But Madame Shum’s was still going strong. Madame Shum’s is Phnom Penh’s leading opium den, or salon de desintoxication as they are now, with a kind of prim irony, renamed. The salon was a great bamboo shack among the trees, its empty window-apertures glowing feebly with deathbed light. In these romantic surroundings the raffish elite of Phnom Penh meet together at night over the sociable sucking of opium pipes.
We were received by Madame herself, who possessed all the calm dignity of her social position. There was evidently a certain snob value in being on calling terms with the head of the house, comparable to the privilege of being allowed to address a well-known head-waiter by his Christian name. The rank and file of patrons were dealt with by under¬lings, but the socially prominent always made a point of calling at the administrative headquarters to present their compliments to Madame. We were served with highballs on the veranda while Madame showed us the latest portrait of her son, who was studying medicine in France, and of her daughter, an extremely beautiful girl of seventeen who was at college in Saigon. They were by different French fathers, she mentioned. Valas produced the formal banter the occasion demanded, including mild, chivalrous overtures to Madame herself and a request for the daughter’s hand.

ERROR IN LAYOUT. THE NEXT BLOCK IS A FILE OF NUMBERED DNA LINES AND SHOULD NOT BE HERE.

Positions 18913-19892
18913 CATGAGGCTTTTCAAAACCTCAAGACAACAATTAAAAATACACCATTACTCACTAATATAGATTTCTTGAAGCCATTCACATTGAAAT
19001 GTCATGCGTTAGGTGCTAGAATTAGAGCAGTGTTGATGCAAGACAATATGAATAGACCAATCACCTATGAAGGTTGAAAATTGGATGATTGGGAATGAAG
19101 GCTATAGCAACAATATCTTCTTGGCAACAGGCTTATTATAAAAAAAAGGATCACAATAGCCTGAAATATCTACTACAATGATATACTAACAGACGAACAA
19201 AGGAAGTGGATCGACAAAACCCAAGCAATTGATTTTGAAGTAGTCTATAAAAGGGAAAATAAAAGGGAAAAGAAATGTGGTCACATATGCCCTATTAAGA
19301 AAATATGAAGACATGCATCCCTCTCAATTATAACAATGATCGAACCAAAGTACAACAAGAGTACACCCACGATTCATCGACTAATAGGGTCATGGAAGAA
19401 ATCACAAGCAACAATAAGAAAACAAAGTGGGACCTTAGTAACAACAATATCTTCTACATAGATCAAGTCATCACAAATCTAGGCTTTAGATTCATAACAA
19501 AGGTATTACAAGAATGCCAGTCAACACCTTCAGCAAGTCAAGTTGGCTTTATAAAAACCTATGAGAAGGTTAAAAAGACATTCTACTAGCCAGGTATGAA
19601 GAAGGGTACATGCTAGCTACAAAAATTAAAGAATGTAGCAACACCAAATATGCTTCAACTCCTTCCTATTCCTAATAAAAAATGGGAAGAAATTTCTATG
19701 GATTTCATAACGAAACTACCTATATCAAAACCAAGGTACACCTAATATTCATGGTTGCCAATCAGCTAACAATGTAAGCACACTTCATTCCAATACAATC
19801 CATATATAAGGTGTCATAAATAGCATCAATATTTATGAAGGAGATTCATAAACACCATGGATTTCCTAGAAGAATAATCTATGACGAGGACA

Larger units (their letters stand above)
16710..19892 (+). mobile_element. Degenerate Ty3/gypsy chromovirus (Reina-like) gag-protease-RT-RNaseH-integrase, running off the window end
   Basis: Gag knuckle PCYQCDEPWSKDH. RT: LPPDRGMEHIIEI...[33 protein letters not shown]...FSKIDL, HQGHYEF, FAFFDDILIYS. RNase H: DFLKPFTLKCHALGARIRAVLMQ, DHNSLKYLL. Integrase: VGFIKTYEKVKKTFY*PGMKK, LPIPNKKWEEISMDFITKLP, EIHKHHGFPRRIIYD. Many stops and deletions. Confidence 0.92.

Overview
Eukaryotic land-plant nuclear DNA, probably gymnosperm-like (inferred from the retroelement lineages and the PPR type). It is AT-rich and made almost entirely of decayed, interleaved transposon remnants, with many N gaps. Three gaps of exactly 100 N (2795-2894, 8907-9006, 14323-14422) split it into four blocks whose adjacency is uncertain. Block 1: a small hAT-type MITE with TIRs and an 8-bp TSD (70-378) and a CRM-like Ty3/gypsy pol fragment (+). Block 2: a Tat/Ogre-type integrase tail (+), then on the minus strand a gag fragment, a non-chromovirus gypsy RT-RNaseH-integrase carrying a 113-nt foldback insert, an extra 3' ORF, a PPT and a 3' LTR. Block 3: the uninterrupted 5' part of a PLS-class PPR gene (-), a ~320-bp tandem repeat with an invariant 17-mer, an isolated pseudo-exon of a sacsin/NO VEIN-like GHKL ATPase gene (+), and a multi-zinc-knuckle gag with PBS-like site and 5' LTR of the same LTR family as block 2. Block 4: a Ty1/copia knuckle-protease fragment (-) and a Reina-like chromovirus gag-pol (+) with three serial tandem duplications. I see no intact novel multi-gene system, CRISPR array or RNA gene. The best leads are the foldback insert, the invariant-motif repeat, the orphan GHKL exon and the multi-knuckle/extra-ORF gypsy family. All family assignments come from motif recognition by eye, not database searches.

One went to Madame Shum’s, Valas said, first because it was the thing to do, and secondly because you met all kinds of business and other contacts there. We did in fact run into one man who hoped we might be induced to buy a certain American car from him. He had imported this car with a particular client in mind, a wealthy Chinese, who, since it was the only one of its kind in Indo-China and loaded with chromed accessories, was expected to jump at the chance. Before seeing it the Chinese had asked all the questions covering the essentials. Was it fitted with radio? — Yes. Press button hood-operation? – Yes. Parking and pass-lights? – Yes. Two-tone horn? – Yes. Air-conditioning? – No, but it could be fitted. Only at the last moment when the man was sure the sale was in the bag had he turned up with a tape-measure. He was sorry, it was too small; several centimetres shorter than a Buick he had been offered. Thus have the provincial Chinese of Phnom Penh, separated from the mainsprings of their culture, turned away from the curious and the exquisite, and embraced the standards of taste which are impressed by fashion, by glitter and by sheer size.